Los Angeles drops discrimination lawsuit against Citigroup
By Dena Aubin
NEW YORK (Reuters) - Los Angeles has dropped a lawsuit accusing Citigroup (C.N: Quote) of discriminatory mortgage lending, marking the second time a major bank has escaped claims that it steered the city's minorities into high-cost loans and led to foreclosures and neighborhood blight.
In a court filing on Wednesday, Los Angeles and the bank agreed to dismiss the case but did not indicate the reasons. Los Angeles dropped a similar lawsuit against JPMorgan Chase (JPM.N: Quote) last month. It still has cases pending against Bank of America (BAC.N: Quote) and Wells Fargo WFC.N in a federal appeals court.
The lawsuit said Citi engaged in "red lining," or restricting credit in minority neighborhoods, and "reverse red lining," or targeting minorities for high-cost loans that ended in default.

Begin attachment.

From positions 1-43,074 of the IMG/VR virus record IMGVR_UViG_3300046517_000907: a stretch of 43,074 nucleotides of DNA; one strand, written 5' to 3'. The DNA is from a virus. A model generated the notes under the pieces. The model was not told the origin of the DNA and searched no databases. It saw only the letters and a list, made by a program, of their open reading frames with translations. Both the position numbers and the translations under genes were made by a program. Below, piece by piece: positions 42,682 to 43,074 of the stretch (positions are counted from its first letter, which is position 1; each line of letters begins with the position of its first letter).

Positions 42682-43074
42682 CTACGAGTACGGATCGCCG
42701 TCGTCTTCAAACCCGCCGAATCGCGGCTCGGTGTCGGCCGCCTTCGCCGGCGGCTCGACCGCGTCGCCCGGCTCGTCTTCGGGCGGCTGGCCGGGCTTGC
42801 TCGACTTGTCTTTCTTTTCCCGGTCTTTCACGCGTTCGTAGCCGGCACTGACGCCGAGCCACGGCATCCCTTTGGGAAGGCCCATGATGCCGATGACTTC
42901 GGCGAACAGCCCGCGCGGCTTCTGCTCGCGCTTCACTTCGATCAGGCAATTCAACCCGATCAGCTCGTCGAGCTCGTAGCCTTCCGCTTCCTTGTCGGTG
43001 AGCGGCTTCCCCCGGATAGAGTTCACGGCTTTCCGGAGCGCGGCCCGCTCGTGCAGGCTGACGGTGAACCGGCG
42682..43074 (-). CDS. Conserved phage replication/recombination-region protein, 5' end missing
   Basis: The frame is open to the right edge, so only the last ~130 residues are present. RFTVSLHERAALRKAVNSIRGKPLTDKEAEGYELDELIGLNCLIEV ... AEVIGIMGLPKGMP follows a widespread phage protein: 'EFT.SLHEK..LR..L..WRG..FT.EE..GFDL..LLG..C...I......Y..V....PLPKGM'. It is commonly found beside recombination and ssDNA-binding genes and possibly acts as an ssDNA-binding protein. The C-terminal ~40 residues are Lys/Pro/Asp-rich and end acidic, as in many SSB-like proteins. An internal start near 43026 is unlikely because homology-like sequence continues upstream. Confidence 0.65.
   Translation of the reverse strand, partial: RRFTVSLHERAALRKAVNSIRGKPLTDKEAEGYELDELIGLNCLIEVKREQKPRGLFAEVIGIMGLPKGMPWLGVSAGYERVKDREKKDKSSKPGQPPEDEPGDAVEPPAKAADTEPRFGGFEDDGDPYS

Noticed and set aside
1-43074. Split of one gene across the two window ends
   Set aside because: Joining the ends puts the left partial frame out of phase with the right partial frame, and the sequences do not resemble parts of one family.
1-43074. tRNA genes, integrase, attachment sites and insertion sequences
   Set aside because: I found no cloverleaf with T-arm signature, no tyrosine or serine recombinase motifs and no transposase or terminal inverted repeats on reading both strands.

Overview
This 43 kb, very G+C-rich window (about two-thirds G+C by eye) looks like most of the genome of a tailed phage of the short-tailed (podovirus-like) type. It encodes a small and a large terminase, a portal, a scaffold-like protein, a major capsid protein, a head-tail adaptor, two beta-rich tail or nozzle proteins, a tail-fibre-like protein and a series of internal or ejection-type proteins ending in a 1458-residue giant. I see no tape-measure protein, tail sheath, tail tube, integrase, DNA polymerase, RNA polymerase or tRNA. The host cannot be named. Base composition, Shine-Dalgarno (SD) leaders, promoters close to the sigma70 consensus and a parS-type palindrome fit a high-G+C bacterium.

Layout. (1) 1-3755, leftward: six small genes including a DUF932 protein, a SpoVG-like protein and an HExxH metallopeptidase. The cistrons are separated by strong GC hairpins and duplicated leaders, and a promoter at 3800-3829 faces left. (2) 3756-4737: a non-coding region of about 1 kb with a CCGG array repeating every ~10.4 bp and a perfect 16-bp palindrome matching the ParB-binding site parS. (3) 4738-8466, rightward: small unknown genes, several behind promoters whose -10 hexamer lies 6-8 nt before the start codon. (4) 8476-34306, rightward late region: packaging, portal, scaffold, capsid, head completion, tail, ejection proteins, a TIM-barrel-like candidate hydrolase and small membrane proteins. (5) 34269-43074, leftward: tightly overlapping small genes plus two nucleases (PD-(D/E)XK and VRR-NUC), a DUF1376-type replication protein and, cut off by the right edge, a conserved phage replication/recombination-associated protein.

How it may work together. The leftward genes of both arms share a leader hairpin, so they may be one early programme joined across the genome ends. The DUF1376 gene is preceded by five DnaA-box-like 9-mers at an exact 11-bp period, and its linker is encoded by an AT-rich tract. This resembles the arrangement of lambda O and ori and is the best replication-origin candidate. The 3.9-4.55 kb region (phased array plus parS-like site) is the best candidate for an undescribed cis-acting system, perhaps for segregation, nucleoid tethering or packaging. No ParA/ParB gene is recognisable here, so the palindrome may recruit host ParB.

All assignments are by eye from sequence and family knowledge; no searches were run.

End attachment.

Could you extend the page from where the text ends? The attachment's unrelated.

Citigroup spokesman Mark Rodgers said the bank was pleased to put the matter behind it. A spokesman for Los Angeles did not immediately respond to a request for comment.
Cities and counties have filed over a dozen discrimination lawsuits against banks since 2012 trying to recover damages caused by the 2007 foreclosure crisis. The lawsuits, which allege violations of the U.S. Fair Housing Act, seek reimbursement for lost tax revenues and increased spending in neighborhoods with abandoned homes.
The suits have had mixed success, although Miami scored a victory last month when a federal appeals court affirmed its right to sue Citi, Wells Fargo & Co and Bank of America under the housing act.
Banks have disputed claims that they discriminated or that their lending practices caused foreclosures.
Filed in 2013, the lawsuit against Citi accused it of engaging in "a continuous pattern" of mortgage discrimination since at least 2004 by imposing harsher terms on minority borrowers. Continued...